Then Jesus talked about her infirmity as having come from Satan.  They knew Jesus sometimes drove evil spirits from people, but this wasn’t the same.  But still, having a bent back wasn’t the normal way to live, so if you looked at it as an imperfection, it certainly wasn’t what God would have wanted in the world when he created Eden, so this imperfection was something that crept in after The Fall.  And if an ox or a donkey could be led to real water on the Sabbath, how much more appropriate was it that this bent woman should be unbound, untied, from her affliction to be led to the source of living water which would cleanse and fill her body and soul for the rest of her life, as Jesus explained it to the Samaritan woman.  We read of that  in John 4, water welling up not just for this life but to eternal life.  The woman wasnt’ sure she quite understood the full meaning of what Jesus was saying, she just knew she was full of praise and thanks to God, and to this young rabbi for laying his hands on her and healing her, he had warmed her heart.

Well, the synagogue leaders understood what Jesus had said, he’d really put them in their place, but not by force or insults, he really was clever, quick witted, and he knew his stuff.  They were humiliated.  But many of the people were delighted, in their eyes, Jesus had not just beaten them at their own game, he’d also shown his compassion and power in the healing.  It was another thing to be added to the list of insightful things he’d already taught, and the other miracles he’d done like raising a dead girl, healing another sick woman, feeding five thousand from five loaves and two fish, the list was growing.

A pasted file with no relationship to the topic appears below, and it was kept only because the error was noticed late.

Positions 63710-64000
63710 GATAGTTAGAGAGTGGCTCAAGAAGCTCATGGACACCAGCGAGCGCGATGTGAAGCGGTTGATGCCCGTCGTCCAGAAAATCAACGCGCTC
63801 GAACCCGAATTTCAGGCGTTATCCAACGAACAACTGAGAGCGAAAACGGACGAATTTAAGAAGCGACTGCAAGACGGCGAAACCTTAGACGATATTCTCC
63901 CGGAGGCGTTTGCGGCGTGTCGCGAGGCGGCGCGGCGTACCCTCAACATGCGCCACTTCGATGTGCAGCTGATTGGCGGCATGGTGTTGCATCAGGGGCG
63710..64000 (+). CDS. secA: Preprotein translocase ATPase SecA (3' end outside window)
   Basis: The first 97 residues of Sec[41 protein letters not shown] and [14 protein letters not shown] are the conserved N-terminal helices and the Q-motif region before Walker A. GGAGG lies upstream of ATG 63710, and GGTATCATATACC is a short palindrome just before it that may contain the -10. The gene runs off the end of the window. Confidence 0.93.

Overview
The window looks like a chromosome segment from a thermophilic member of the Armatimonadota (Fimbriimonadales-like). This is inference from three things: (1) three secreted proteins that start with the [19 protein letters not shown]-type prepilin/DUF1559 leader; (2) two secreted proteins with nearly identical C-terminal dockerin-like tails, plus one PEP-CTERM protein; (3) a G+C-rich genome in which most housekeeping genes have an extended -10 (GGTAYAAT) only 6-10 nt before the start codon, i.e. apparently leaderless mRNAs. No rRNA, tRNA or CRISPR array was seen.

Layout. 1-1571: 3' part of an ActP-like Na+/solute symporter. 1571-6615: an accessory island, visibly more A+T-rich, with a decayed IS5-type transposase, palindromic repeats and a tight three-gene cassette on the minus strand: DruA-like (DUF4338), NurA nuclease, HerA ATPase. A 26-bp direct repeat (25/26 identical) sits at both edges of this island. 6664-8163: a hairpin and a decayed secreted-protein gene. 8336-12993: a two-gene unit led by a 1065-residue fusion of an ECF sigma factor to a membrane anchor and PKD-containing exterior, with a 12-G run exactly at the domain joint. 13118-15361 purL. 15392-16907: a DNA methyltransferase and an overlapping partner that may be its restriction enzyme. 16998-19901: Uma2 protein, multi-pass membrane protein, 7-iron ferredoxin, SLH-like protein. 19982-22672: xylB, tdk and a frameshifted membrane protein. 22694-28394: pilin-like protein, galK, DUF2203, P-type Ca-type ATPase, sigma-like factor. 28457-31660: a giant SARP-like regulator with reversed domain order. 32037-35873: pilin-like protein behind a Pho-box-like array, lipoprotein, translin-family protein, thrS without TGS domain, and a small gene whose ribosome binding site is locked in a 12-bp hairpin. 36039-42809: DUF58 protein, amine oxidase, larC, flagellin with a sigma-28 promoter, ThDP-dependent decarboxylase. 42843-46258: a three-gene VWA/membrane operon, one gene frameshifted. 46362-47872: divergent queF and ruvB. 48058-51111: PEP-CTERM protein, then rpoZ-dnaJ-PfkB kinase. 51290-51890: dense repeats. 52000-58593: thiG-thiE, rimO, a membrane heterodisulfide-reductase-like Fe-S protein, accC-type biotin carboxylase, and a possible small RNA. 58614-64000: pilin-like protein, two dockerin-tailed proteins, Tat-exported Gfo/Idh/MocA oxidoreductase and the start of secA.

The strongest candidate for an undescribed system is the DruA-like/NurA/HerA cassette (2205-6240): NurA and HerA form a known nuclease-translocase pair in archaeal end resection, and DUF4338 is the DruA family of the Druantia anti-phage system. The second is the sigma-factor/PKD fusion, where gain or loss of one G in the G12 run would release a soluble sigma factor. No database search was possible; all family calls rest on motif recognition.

I wonder what effect this all had on the regular synagogue attenders that day?  Did they accept the miracle and simply praise God, did they try to puzzle out what, or whose, power was behind it all?  Were they cross because this upstart had made their local leaders look silly?  It certainly showed Jesus’ compassion for people afflicted with hardship, and his power to heal.  It showed that while he criticised the synagogue rulers, he did, on this occasion at leaset, work within the Jewish teachings.  It did show too that there were different interpretations of the teachings.  I think we would recognise this difference of interpretation as an issue today.  There are many different Christian denominations in Tamworth – is one exactly right?   What about issues that weren’t around in the society and time in which Jesus lived, and on which we seek to give a Christian voice.  We have Issues around such things as gender identity, developments in medical science and the ethical issues around them, environmental concerns and ways of dealing with them, and more.  Responding to them requires study of both scripture and the issues, not to mention hours of prayer to try to discern what God is saying to us and wanting us to do.  It’s not easy, and I personally find it a real challenge trying fathom these things out. 

But sometimes in the midst of it all, God simply steps into our lives, as he did for that one bent woman that day.  There must have been others in that crowd who needed healing, and maybe he did heal them and it was simply not recorded.  But he did intervene, interrupt that one bent woman’s life and change it forever.

Now to bring us back to the here and now, I’d like us all to reflect on the week just passed, and think about how God has blessed us.  Even in the midst of great challenges, we see his blessings.  It can be any good thing, for if all good things come from God, it is God intervening in our lives. Think for a moment.  Really take on board the fact that God intervened in our lives, interrupted the daily flow to give us something good.  And maybe it wasn’t being changed from bent over to straight, but it was being given a sip of living water to help us on our way.  Then we might want to say, as the now- straight woman said, Thank you Lord!  Praise your name!  Amen.